If you haven’t heard recently, many browsers have blocked Flash. Both Firefox and Chrome have decided to block ads from serving that require Flash.
Way back in 2010, Steve Jobs saw the end of Flash Player. Flash Player should have gone the way of the Dodo long ago. Flash Player doesn’t work on mobile devices, it was a bear on resources, a volatile security risk and made otherwise light web applications heavy. The problem is, Adobe has done a really crappy job of separating Adobe Flash, the tool, from Adobe Flash Player, the plugin.
Adobe Flash Player is a plugin that became a binky for advertisers to serve up video ads and rich media ads. The problem is everyone else hated it. Adobe Flash Player has long had security issues and suffered from instability. It was a problematic bear of a plugin that had to go.
On the other hand, Adobe Flash itself is still a useful tool for designers and animators. There are other programs out there for 2D animation, such as Adobe’s After Effects or Toon Boom Studio. But Flash’s timeline based animation is still the closest things to hand drawn animation. Flash is great if you’re doing character animation with lots of interactive movement like walk cycles. It’s also super easy to tweak existing vector graphics you’ve drawn by stretching and squashing elements to the shape you want. Some animators draw directly into Flash. I prefer to draw in Adobe Illustrator and then import the characters into Flash to articulate and customize. Talking characters? Running characters? Flash is the way to go. At least for me.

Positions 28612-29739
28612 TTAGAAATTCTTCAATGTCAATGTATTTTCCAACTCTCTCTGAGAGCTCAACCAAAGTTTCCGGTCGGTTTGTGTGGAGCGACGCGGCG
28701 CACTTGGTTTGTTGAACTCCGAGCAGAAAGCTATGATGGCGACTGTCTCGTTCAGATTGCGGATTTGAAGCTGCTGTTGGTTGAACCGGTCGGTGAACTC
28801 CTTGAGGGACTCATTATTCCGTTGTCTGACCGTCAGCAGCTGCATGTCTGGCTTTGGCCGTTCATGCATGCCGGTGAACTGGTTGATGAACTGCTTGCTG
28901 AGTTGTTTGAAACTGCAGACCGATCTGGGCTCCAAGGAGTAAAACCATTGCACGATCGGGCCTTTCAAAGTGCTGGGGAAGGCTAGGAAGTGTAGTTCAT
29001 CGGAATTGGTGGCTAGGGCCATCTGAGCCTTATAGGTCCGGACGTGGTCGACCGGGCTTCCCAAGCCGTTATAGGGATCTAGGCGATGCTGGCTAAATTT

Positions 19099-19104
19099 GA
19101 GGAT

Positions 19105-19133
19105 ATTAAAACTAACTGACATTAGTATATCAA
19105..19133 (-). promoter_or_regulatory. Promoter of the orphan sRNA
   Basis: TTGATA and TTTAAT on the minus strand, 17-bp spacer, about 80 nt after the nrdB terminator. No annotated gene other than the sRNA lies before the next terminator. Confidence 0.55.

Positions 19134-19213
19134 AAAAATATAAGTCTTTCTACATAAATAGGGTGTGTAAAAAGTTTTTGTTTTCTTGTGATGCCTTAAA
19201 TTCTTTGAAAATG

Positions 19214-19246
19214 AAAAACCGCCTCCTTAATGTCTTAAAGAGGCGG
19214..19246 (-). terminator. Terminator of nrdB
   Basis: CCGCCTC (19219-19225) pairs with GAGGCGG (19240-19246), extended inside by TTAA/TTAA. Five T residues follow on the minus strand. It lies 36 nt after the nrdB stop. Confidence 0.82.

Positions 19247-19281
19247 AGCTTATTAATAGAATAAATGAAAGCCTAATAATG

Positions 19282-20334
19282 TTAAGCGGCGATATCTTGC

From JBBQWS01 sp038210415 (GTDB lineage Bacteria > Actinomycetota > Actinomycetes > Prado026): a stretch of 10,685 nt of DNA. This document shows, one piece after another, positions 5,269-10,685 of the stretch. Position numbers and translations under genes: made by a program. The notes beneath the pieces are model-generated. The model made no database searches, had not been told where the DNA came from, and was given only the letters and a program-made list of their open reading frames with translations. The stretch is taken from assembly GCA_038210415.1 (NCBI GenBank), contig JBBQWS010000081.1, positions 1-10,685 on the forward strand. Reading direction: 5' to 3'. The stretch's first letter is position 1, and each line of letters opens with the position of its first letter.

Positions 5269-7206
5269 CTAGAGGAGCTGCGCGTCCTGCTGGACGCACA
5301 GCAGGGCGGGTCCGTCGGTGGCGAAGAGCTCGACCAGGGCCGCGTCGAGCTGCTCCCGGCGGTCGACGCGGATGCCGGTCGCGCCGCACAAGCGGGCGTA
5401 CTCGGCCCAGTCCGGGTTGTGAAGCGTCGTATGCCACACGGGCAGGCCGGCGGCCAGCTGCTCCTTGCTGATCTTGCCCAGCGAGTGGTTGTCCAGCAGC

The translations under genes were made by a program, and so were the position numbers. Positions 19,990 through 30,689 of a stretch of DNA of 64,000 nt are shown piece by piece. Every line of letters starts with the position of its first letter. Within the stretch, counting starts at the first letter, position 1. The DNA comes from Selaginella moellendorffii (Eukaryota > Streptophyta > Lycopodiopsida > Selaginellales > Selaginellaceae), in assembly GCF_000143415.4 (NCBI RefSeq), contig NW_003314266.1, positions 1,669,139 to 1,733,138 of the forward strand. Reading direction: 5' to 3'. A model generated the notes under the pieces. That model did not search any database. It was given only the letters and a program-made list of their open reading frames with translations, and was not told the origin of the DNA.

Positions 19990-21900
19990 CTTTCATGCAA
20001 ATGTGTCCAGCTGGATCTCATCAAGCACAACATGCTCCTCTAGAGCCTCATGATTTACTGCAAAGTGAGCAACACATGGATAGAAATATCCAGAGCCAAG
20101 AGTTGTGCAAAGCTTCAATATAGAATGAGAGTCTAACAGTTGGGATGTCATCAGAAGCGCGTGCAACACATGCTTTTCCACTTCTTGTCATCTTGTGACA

I’ve tried other animation tools. After Effects is the best tool for post production and for slick, motion graphic driven animations. But the fluid character movement you can get in Flash and it’s timeline frame-based animation is hard to beat.
You can also export from Adobe Flash direct to H264 Video which is native to QuickTime. Playable and uploadable anywhere. Outside animation, many Flash developers are publishing direct to platforms like HTML5 Canvas or WebGL.
Adobe should have separated Adobe Flash and Adobe Flash Player years ago. They were separate products and served completely separate purposes. By not separating them, they’ve given Flash, the robust animation tool, a bad name.
What do you think? Can Flash survive or did the death of Adobe Flash Player spell the end of Adobe Flash because of association?